But at that time six months after the discard, he suddenly wanted to chat with me as if nothing had happened. He tried a similar trick later when I again contacted him about some of my possessions. It was a lovely summer day and he asked me whether I was enjoying the weather. I cut the conversation short. Later, he would throw into my face that he couldn’t be bothered to have conversations about weather with me and pretend that we were OK…. (???!!!???)

Attacking you if you try to discuss behaviours that hurt you

I was very slow establishing what I was dealing with. About a year after the discard, I still felt a lot of emotional tension around the way the relationship collapsed. I wanted to talk to the narc and clear things up. I figured it should be possible to have a positive closure. I was partly blaming myself for not having always handled the situation in the right way. I knew I had fired a few angry emails during the discard, some of them containing what would qualify as abusive language, and I thought I had hurt the narc.

I wanted to keep the positive memories but I needed him to understand that his abruptly cutting me off after four years of what I used to think was a serious relationship had been psychologically very difficult for me. I wanted him to understand that his refusal to communicate with me was what had indeed been making me angry and lash out.

I had done a lot of reading since the discard. I understood that what he did was called stonewalling and I was worried I caused him to act like this by too harshly confronting him with his behaviours.

I thought he didn’t know what he was doing. I thought he stonewalled me because he felt overwhelmed and confused. I wanted to clear that up.

But my intentions hit something I had not expected. The narc told me that I was unhealthily dwelling on it. That he had long moved on, had no regrets whatsoever and that he hoped that one day I would be happy too (this would become his trademark line during our final communication exchanges). He also told me he regretted that I was in pain and hoped that I would get better soon.

He added something along the lines that the relationship had never really been that hot, that it simply ran it’s course, and that he saw absolutely no benefit in talking about anything. In fact, there was no obligation for him to talk to an ex at all, he said, making it clear to me beyond any doubt that he was truly annoyed by my insistence.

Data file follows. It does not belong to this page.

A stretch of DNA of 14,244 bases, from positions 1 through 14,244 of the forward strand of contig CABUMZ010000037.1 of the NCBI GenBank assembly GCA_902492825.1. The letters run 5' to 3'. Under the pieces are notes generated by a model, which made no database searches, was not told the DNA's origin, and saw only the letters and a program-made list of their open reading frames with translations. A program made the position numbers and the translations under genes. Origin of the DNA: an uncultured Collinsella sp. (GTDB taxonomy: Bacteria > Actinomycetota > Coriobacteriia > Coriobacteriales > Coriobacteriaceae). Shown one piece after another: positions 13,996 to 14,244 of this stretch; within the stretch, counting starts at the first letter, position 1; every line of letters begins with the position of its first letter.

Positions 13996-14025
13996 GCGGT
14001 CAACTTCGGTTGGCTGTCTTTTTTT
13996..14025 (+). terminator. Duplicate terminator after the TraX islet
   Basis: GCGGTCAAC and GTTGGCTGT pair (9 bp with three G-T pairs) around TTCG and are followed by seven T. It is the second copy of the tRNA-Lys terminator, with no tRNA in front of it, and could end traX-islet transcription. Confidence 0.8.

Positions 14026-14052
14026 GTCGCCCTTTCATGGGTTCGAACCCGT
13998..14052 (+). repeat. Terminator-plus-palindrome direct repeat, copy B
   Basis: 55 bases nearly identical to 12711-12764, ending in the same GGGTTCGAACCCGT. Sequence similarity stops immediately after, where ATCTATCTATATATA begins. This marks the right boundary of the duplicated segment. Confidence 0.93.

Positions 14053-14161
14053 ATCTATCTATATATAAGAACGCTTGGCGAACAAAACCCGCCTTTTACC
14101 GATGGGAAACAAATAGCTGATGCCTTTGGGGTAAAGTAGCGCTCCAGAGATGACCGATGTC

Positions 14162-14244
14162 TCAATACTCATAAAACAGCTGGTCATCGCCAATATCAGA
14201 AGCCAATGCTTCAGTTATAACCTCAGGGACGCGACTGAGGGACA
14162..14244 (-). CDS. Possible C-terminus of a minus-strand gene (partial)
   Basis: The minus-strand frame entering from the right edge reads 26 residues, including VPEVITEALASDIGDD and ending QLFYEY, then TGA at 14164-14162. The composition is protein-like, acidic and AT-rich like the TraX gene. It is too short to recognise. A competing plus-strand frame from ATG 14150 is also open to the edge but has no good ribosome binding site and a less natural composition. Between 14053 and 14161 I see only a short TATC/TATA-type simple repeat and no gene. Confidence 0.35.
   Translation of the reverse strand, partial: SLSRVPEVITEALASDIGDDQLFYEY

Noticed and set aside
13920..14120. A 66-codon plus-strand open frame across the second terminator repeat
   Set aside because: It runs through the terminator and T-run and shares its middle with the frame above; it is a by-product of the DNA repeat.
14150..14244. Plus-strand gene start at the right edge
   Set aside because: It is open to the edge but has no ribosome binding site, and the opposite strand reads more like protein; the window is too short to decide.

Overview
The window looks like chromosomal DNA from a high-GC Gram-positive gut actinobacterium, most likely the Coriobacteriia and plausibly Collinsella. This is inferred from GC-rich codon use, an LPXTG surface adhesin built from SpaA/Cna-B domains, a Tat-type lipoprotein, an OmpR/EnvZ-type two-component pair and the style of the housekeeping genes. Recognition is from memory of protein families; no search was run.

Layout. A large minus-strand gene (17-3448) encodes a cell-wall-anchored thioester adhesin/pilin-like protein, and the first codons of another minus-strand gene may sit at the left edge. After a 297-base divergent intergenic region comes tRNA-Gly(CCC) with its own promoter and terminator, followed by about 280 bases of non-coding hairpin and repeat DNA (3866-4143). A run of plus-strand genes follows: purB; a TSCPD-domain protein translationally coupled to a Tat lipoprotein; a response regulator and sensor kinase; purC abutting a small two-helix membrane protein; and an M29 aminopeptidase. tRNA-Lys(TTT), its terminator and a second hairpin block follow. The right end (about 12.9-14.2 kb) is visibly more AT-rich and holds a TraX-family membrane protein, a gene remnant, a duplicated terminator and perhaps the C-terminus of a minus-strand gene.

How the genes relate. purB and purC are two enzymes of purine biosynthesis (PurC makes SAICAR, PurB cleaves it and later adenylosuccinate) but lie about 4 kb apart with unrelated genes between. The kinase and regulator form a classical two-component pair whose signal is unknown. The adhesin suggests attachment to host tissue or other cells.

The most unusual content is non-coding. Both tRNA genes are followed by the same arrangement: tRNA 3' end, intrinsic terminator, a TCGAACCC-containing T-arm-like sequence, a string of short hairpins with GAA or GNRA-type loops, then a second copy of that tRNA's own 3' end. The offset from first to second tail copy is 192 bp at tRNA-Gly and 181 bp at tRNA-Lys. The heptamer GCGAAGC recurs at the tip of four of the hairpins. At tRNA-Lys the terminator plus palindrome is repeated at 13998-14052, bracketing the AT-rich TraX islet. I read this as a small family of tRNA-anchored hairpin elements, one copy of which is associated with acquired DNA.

As he said, he had always been the type that simply turns the page, burns the bridge and never looks back.

This was way different from the guy who had been originally reassuring me that he would always love me and respect me. More shocking was the fact that this change happened during a time when I had essentially no contact with him.

The cognitive dissonance was tearing me apart and I thought it was a matter of life and death to put this on a positive footing. I wasn’t getting it. I didn’t know how to reconcile the memory of the reasonable kind person and this vile creature I was interacting with now. I really wanted to move on in peace, without resentment and bitterness.

But here is how it works in the world of a narcissist – if you feel resentment and anger towards someone, it’s your fault. You are resentful and bitter, that’s the reason for your feelings, not the fact that the narc treated you in ways that are disrespectful and outright mean.

For this narcissist, me having these difficult emotions was the exact excuse for not talking to me. In fact, he would say that he would talk to me in the future when I stop being resentful. And he would add that I clearly needed more time to get over it.

Refusing to meet you until you beg him

I was still clinging to the memory of the false self, trying to reach the person I used to think I knew.

I thought that the whole thing was some giant misunderstanding and I attributed it to the fact that we were communicating via email. I thought that if we meet face to face, we would be able to resolve the conundrum. I had no intention of getting back into the relationship and I reassured the narc that all I wanted was to get a peaceful closure.

Since the discard, my life had improved tremendously. I achieved a lot of psychological healing, made new friends and was aware of the fact that the narc clearly wasn’t on the same life trajectory as myself.